Supreme Court denies motion to hear Pennsylvania mail-in ballot case before election
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Supreme Court denies motion to hear Pennsylvania mail-in ballot case before election

The US Supreme Court Wednesday denied a request from Pennsylvania Republicans to review a Pennsylvania Supreme Court decision allowing the counting of ballots received up to three days after the election, even with no legible postmark. The Pennsylvania branch of the Republican Party filed a petition for a writ of certiorari, hoping the Supreme Court, with a 6-3 conservative majority, would come down the other way. They also filed a motion to expedite consideration of the writ, so that the case could be considered before the election.

There were no noted dissents to the denial of the motion to expedite consideration, though Justice Amy Coney Barrett did not participate in the consideration of the motion. Justice Samuel Alito, joined by Justices Clarence Thomas and Neil Gorsuch, wrote a brief statement explaining the denial.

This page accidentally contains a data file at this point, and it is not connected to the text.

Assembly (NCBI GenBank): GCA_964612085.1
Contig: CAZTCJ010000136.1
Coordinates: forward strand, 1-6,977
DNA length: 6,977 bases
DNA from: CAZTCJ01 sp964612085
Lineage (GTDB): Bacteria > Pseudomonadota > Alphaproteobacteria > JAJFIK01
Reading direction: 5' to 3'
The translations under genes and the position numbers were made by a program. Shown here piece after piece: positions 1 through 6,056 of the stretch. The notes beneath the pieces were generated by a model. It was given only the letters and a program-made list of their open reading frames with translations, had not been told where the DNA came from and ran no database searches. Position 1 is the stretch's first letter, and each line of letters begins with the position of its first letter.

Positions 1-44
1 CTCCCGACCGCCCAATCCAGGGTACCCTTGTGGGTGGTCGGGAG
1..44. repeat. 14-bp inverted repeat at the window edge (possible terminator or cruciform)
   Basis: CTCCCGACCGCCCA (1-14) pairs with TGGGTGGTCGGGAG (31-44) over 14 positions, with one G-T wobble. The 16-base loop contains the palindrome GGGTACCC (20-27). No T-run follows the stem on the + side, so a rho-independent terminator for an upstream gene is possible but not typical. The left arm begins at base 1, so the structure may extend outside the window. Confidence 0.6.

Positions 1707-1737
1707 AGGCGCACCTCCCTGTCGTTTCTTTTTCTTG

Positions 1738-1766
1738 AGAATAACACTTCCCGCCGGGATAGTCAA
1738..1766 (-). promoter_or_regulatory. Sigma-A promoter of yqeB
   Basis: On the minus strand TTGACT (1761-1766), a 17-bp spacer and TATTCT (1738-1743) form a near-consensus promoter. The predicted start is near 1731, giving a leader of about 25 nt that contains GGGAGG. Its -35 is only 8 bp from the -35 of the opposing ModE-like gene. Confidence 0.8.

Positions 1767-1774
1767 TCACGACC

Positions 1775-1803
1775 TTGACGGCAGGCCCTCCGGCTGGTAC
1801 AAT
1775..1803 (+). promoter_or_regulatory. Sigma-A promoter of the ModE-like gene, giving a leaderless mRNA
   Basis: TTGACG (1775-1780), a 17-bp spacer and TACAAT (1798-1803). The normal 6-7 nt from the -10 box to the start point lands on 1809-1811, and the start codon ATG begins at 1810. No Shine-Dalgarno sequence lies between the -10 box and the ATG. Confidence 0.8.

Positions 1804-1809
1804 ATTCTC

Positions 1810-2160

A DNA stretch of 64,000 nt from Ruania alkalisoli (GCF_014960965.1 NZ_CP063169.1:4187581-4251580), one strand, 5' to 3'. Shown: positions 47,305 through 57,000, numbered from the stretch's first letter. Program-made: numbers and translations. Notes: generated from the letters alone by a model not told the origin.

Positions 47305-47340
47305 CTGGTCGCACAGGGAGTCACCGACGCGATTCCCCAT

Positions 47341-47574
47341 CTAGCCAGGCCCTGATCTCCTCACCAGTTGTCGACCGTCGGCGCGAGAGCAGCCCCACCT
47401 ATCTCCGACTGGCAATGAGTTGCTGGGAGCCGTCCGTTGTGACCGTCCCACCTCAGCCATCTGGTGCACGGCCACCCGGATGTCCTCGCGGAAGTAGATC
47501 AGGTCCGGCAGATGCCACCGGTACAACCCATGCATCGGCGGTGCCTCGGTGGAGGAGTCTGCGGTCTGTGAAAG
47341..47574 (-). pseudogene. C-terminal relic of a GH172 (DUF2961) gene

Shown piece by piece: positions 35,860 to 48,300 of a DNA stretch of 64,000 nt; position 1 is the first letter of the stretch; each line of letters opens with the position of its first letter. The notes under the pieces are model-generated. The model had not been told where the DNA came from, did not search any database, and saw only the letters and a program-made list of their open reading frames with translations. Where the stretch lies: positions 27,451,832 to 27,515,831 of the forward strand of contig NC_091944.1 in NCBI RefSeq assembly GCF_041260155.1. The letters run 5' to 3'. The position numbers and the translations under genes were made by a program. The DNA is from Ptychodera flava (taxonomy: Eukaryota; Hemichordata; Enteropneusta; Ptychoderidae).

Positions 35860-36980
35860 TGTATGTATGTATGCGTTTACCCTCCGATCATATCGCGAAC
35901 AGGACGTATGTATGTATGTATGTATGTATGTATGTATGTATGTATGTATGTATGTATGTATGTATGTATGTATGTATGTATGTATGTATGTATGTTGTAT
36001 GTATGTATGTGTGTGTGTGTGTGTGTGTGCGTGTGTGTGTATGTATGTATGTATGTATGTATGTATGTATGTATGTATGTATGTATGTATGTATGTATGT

Justice Alito described the Pennsylvania law allowing mail-in voting and its legislative history, then presented the decision of the state Supreme Court — justified under the Free and Equal Elections Clause of the Pennsylvania Constitution — as dramatically at odds with the “unambiguous” intent of the state legislature. He lamented that the court split evenly on October 19 and denied an application to stay the order. He further stated that “there is strong likelihood that the State Supreme Court decision violates the Federal Constitution.”

Despite his apparent sympathy with the appellants and his wish that the case might have been heard, Justice Alito wrote, “I reluctantly conclude that there is simply not enough time at this late date to decide the question before the election.” He maintained that this does not foreclose relief for the petitioner: if the court grants the writ of certiorari shortly after the election, it can hear the case on a short schedule and can grant a motion to segregate ballots in question to facilitate “a targeted remedy” should it overturn the state Supreme Court.